seven words.
Use phrases that will grab
your readers. Don’t say
“Kittens at the shelter” when
you can say “Kittens ready to be
adopted today at the shelter.”
Encourage readers to turn
images on. Your newsletter will
look much better and be more
effective if people see the
images you placed there. You
can use the ALT text to
encourage them to turn on the
images. For example, text like
“Turn on images to see why
Kathy is laughing so hard” or
“Turn on images to see what
your donations purchased last
month” give the reader an
incentive to click images on.
Preview in multiple programs. Those new to the world
of e-newsletter publishing are often surprised to learn that
their email newsletters can look quite different to someone
who is using Outlook versus someone using Gmail or
Thunderbird, not to mention what it looks like on a
smartphone. That’s because email programs (called email
clients) process HTML in different ways.
Using a custom template is a good start, but the only way
to be sure that your email newsletter looks good in all of
the major clients is to actually view it in all of the different
programs. Services like Litmus (www.litmusapp.com) will
give you screenshots of your email in various scenarios.
To set up your own field tests, start by getting free
accounts at services like Gmail and Yahoo and installing
multiple email programs on your computer (e.g. Outlook,
Thunderbird). Ask friends who use different ISPs (AOL,
Roadrunner, Comcast) to do screen captures for you. If
you believe many of your supporters will be reading email
on their phones or PDAs, check out what your newsletter
looks like on some of those tiny little screens too.
Your goal isn’t to make your newsletter look exactly the
same in every program. It’s to make sure that your
newsletter is readable in every program and that there
aren’t any wacky design shifts that are so distracting that
your reader will instantly click Delete.
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Step 7: Track Your Results and Improve
Your Program
One of the greatest benefits of online marketing is that
metrics are already built into most of the tools. Your
ESP, along with managing your mailing list and
sending out those messages, will also provide you with
data on the health of your email list and on how your
campaign messages are working.
Monitor Open and Click-through Rates
The two most common measurements you’ll want to
check after your message goes out are your open rate
and your click-through rate. Your open rate tells you,
in part, how many people opened your email. ESPs use
a tiny little image they insert into your email to track
open rates. But if your supporter has image blocking
turned on, she won’t see your image and she won’t be
counted as opening that email. Therefore, your open
rate, expressed as a percentage of the emails
delivered, is most likely higher than what your ESP reports.
Your click-through rates tell you how many people (and often exactly who) clicked on which
links in your email messages. Some ESPs provide more detail than others, but you can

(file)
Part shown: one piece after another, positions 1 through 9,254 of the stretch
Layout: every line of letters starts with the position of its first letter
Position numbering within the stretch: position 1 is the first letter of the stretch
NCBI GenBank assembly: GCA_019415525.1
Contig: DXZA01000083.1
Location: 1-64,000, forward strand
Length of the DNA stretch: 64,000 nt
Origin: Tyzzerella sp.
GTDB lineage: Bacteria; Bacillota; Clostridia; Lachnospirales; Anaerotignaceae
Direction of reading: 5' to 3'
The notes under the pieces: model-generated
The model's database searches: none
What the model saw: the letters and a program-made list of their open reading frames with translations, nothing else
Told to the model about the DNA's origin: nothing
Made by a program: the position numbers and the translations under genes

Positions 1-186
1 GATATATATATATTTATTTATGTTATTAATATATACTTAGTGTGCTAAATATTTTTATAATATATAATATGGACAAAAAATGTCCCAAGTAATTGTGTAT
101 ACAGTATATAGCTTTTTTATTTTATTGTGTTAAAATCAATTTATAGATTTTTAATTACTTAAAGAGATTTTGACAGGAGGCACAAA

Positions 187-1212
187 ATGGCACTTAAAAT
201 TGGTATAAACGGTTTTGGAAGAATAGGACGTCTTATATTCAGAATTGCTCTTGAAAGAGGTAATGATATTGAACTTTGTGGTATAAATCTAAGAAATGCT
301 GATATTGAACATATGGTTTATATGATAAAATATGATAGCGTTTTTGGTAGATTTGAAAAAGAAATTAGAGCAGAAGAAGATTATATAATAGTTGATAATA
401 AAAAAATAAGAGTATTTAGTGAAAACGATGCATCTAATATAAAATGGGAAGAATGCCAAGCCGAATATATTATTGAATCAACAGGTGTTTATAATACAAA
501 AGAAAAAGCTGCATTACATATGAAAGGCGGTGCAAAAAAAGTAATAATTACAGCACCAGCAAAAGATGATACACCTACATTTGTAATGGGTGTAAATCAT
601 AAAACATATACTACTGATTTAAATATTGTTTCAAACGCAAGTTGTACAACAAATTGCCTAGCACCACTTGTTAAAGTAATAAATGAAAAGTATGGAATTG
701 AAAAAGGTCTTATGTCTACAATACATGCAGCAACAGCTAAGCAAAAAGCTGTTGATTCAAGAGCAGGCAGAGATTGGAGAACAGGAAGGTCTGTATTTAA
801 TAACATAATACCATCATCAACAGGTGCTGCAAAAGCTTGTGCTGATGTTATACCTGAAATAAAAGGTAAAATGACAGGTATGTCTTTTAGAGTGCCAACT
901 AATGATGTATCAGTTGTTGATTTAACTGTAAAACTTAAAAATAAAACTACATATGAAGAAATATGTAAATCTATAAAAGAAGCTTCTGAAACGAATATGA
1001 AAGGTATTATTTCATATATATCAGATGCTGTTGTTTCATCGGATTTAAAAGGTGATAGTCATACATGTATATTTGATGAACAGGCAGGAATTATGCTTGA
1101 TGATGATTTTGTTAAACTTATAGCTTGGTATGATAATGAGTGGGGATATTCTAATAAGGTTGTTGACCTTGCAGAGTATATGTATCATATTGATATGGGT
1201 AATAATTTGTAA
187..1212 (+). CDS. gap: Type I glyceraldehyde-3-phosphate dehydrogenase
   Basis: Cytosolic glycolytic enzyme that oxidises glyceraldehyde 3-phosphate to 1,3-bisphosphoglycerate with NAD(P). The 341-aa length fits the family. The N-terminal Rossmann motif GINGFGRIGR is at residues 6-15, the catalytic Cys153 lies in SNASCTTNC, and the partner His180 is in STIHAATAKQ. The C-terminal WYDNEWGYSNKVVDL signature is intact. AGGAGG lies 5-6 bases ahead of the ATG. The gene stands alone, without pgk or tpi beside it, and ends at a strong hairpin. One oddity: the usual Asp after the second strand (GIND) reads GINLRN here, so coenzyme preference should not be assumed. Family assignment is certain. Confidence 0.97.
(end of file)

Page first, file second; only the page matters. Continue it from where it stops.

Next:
generally tell which links were the most popular in your email message.
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Analyze Which Links Perform Well
Assuming that your email link sent readers to a page on your website,
you’ll want to pair up your click-through data with your web stats for
that landing page. What happened next? For example, if you include a
“Donate Now” link in your email message, how many people clicked on
that link? Then how many people actually completed the transaction of
your website?
Understand Subscriber Responses
You should also watch what’s happening with your email list
after you send each message. How many people unsubscribed?
How many times was the message forwarded to a friend? Use
your email statistics to help figure out what kind of content
your readers are enjoying and acting upon (and what they are
ignoring) so that you can create even better content for them
in the future.
You can also track how your list is growing over time. List churn is a natural process where a
percentage of your email list will go bad each year as people change their email addresses or
install more stringent spam blockers. Keep churn in mind as you set list growth goals. For
example, if your churn rate is 20%, and you want your list to grow from 1,000 names to
2,000 names, you’ll actually need to add 1,200 names.
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Raging Office Debates About How to Improve Your Newsletter? Split Test It!
Many ESPs make it easy to do what’s called split testing or A-B
testing. You pick one element of your newsletter and come up
with two different options for that element. Maybe you have two
different subject lines and you want to know which one will have
the biggest impact on your open rates. Or maybe you are
debating how a short newsletter with one article versus a longer
newsletter with three articles would affect your click-through rates
for your Donate Now button. You might also test the day of the
week or the time of day you send, different layouts, types of
stories, and anything else where you have two clear options.
With split testing, you can stop guessing and actually get some data. You create both
versions, and your ESP sends the first version to half of your list and the second version to the
other half. Or you can run your test on a subset of your list (say 20% of your list, with 10%
receiving the first version and 10% receiving the second). Based on those results, you can
then send the higher performing version to the other 80% of your list.
What Matters Most: Supporters Who Are Engaged with Your Cause
Watching your campaign reports and split testing different options can help you measure your